“When it comes to decisions, there’s no sort of emotion in it now; it’s strictly business. The further we move up the ladder, maybe me and Anthony will have to distance ourselves a bit more, we don’t know yet.”
While the situation at Salford is undoubtedly unique, the managers have spoken before about their squad budget being far less than many seem to believe, and lower than some in the National League North. Having resources is far better than not having them, as so many clubs will attest to, but as highlighted in a section of the aforementioned Class of ’92 series, players and clubs naturally began hiking up their asking price in the transfer market soon after the Ammies’ new ownership group came in.
A couple of years on, Bern confirms that the club still encounter significantly-heightened demands when they make attempts to strengthen their side, and they also see a difference in teams on the pitch when they line up against Salford.
“In terms of player recruitment, my answer would be that if a centre-midfielder wants to sign for Salford City, he automatically goes up £200 because of who we are. That’s what we believe people think, however, if that’s what it is then that’s what it is.
“People think we’re paying people £1500 a week, and two grand, and it’s absolute nonsense. On a personal level for me and Anthony, at neutral games we’ve been to, we’ve seen teams work nowhere near as hard as they do against us, and that’s been sides above as well.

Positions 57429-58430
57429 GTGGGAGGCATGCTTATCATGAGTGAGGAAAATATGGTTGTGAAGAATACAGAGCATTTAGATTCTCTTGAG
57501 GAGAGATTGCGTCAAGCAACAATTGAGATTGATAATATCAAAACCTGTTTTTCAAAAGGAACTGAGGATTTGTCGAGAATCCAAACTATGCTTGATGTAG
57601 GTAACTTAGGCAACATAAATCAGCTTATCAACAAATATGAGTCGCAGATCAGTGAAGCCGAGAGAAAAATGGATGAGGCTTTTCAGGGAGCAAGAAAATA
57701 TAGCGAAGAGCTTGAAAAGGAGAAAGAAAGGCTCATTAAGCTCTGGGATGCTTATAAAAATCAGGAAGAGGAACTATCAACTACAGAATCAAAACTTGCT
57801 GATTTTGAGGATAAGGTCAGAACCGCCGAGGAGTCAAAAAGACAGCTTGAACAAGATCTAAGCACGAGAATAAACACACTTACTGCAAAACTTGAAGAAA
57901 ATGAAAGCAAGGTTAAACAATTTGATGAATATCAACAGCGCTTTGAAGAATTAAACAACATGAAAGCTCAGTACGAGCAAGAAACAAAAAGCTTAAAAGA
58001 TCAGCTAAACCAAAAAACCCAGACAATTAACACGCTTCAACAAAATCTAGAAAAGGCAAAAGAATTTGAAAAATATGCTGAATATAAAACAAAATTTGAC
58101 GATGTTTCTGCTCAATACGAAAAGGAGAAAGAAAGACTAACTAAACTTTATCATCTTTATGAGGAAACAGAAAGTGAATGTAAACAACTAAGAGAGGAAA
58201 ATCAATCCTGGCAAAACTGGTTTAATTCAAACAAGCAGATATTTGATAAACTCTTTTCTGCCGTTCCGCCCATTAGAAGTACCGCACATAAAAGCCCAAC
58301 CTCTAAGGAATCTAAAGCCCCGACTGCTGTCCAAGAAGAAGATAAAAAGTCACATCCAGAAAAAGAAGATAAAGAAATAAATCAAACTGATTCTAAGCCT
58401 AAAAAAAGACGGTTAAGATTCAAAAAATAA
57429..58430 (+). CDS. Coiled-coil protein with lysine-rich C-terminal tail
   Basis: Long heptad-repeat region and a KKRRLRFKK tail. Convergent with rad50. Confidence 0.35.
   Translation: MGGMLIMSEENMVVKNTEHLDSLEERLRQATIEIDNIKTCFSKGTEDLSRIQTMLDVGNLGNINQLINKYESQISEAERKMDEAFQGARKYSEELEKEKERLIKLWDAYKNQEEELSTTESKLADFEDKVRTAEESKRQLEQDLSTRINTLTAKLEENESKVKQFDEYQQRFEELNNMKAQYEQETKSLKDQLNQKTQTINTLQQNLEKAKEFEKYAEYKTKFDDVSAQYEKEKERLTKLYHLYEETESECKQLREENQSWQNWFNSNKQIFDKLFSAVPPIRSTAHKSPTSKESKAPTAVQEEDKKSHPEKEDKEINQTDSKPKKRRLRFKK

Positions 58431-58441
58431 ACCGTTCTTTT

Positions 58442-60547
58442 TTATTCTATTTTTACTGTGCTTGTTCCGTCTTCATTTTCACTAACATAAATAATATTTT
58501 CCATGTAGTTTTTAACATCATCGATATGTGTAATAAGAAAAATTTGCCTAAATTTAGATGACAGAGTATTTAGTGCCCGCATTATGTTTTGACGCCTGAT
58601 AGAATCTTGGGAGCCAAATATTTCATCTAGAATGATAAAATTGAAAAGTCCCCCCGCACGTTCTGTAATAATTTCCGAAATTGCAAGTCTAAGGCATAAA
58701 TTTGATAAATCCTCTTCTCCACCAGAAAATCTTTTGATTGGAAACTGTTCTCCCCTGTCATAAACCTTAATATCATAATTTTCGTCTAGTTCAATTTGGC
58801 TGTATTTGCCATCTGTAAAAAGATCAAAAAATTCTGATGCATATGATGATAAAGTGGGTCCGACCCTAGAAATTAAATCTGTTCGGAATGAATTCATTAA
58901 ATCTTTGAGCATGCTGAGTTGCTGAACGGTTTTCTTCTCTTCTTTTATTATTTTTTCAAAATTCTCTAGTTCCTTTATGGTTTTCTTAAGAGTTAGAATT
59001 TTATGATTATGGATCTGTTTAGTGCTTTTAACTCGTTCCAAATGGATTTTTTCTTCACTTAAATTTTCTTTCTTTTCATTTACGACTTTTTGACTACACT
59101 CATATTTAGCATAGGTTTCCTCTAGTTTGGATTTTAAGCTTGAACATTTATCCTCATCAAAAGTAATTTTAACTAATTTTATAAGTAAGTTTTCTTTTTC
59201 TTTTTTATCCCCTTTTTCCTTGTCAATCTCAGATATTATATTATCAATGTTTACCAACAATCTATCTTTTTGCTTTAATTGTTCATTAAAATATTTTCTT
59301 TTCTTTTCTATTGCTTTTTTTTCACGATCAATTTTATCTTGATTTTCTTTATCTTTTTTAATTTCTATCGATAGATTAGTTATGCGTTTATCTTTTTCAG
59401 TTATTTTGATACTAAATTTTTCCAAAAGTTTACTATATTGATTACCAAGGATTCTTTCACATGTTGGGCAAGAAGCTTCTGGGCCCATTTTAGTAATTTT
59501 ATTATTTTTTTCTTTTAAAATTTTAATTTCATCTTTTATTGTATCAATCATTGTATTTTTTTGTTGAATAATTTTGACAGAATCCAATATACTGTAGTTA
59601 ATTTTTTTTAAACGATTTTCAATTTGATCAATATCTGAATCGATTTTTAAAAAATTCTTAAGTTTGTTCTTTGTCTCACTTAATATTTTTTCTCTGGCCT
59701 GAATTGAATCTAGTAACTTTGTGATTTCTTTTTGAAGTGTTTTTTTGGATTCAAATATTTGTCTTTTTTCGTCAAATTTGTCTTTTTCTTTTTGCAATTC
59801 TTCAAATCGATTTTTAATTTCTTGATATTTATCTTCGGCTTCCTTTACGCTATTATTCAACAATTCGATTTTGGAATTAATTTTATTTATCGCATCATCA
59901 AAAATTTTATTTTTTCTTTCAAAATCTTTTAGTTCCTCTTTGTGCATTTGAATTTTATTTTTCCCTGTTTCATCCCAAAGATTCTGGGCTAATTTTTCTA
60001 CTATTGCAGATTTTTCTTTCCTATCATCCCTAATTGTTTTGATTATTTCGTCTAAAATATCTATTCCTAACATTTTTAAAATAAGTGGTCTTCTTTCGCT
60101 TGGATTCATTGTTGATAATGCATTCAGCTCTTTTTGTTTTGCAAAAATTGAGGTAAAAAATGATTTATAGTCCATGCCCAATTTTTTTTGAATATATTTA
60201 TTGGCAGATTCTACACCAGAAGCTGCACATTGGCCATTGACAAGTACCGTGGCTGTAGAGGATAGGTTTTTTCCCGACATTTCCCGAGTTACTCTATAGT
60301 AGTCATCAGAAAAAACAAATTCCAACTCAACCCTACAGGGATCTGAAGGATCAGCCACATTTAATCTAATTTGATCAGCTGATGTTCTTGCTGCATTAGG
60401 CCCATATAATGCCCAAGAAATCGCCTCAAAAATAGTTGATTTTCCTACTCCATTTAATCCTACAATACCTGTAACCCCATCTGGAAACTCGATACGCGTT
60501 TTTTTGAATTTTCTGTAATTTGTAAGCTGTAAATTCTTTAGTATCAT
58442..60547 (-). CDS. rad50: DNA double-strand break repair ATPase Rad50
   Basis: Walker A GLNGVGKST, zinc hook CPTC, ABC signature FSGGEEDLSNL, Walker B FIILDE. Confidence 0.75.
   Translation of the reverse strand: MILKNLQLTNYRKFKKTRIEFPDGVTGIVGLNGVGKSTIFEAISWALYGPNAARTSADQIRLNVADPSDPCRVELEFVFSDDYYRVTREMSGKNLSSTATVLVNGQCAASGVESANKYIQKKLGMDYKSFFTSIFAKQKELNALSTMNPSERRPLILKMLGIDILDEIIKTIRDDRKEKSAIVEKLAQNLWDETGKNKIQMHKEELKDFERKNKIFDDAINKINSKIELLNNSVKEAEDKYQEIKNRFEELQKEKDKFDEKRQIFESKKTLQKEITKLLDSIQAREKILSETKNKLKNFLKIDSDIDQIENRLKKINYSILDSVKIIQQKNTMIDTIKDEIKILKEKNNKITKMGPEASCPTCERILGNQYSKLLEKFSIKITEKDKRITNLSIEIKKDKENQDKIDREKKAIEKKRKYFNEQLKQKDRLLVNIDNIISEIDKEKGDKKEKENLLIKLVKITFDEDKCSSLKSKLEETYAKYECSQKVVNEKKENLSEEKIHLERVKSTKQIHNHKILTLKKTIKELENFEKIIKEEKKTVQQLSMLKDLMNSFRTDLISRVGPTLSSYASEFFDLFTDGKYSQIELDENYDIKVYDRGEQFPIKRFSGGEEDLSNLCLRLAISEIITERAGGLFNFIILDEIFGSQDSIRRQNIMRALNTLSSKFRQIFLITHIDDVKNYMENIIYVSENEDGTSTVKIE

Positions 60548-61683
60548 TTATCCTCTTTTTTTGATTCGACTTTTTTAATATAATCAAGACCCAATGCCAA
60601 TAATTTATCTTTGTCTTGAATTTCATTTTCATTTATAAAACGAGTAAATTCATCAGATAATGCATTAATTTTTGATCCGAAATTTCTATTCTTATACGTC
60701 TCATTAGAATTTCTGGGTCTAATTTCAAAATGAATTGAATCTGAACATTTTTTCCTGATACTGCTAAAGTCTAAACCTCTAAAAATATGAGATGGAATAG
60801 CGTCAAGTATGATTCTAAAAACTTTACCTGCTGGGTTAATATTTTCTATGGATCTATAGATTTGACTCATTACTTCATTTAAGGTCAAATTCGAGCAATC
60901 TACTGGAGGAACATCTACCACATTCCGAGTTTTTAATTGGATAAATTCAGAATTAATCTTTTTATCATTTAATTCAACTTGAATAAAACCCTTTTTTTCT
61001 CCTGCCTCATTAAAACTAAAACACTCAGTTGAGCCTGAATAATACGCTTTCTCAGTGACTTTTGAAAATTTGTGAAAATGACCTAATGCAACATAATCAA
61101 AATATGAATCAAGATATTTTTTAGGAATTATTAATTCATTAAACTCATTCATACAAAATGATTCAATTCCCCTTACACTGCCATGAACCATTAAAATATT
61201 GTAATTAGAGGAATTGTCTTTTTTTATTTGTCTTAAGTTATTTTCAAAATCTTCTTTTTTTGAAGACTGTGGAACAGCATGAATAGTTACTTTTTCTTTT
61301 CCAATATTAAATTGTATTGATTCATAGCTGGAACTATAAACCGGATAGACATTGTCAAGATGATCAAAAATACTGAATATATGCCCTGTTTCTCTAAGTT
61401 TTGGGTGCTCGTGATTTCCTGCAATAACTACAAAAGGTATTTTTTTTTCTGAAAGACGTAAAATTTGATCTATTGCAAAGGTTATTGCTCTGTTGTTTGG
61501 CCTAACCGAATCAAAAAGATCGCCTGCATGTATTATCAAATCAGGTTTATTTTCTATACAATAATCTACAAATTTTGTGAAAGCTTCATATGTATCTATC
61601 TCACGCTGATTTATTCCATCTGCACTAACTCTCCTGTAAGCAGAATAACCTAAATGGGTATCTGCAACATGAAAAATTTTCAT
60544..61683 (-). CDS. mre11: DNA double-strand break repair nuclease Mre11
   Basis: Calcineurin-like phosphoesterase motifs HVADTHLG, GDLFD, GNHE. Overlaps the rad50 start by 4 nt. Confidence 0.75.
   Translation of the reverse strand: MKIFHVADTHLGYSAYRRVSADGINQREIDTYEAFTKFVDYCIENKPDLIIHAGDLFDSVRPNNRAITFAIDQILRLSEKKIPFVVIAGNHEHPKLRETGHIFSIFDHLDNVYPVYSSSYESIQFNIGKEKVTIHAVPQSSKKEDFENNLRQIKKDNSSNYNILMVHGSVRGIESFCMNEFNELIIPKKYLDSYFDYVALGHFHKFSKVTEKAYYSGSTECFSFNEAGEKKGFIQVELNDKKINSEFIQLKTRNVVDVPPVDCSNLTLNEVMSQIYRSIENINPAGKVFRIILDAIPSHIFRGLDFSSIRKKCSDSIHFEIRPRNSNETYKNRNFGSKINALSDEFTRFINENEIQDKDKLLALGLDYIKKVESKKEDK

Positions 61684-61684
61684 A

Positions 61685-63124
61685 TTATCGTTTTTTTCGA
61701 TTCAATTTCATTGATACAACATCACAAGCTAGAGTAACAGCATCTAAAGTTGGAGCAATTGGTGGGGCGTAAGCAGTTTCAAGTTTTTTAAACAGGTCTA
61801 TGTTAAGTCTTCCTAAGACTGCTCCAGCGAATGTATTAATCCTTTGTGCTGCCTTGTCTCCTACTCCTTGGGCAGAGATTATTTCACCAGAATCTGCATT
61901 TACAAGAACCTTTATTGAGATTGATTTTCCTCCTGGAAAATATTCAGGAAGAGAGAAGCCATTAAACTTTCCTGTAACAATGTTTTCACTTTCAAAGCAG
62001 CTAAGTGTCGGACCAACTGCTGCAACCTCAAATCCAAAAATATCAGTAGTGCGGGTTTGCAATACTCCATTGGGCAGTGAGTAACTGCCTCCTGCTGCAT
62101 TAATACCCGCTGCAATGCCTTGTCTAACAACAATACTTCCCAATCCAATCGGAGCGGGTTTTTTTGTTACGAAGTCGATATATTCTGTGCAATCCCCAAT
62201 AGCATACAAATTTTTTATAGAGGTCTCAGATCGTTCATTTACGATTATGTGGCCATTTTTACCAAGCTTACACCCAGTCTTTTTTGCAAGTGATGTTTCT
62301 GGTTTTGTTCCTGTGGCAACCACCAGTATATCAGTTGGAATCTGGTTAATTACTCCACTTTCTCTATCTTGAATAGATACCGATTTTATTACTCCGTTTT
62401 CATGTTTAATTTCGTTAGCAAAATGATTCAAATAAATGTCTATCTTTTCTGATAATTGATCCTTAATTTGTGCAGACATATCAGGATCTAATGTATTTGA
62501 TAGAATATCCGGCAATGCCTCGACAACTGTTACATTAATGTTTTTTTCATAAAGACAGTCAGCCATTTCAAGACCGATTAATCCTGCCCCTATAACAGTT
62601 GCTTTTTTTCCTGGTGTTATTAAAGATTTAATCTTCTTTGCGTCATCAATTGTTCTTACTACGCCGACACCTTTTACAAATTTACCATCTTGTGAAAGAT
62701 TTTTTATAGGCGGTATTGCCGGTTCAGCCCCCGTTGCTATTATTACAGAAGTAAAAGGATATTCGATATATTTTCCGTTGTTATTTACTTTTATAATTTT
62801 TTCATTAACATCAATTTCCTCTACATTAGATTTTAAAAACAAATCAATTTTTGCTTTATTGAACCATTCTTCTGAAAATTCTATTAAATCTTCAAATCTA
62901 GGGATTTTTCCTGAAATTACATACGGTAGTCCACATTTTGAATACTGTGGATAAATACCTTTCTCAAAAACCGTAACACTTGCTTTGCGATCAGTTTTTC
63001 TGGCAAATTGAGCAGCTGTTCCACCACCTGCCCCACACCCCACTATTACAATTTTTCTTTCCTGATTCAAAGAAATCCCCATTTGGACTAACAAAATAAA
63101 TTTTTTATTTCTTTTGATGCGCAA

“That’s something that really drives me and Anthony on and gives us that extra bit of desire to want to win leagues, because people want us to fail, because of the whole Salford City thing and this perception of us paying thousands and thousands a week, when really, we’re nowhere near. People think me and Anthony are on £1000 a week and we’re driving around in fancy cars, and again that’s not the case, I can tell you that now.
“That’s just football, or any sport, and I think you have to be strong characters to be in the job.”
That self-belief and thick skin extends to more and more areas for modern-day managers, and while there are plenty who choose to keep themselves away from social media, many throughout the game have recognised the potential of such a platform in harnessing a connection with supporters and even media. That said, when anyone who can get online suddenly has a direct communication path to players and managers, not everything will be positive and constructive.
Although he’s still relatively new to Twitter, Bern has had a good chance now to get to grips with it, and he takes the rough with the smooth.
“People call us Hale and Pace, and Morecambe and Wise, and we get called clueless, we’re lazy coaches. I just see that as a strength, because if people bang on about me and Anthony as they do then we’re obviously in their thought process – if it didn’t matter and we weren’t a threat to anybody then people wouldn’t talk about us.
“I’ve only been on Twitter 13 months so I’ve not had half of what Anthony has. The sort of criticism we get, it isn’t personal, it’s just football and it’s how you take it.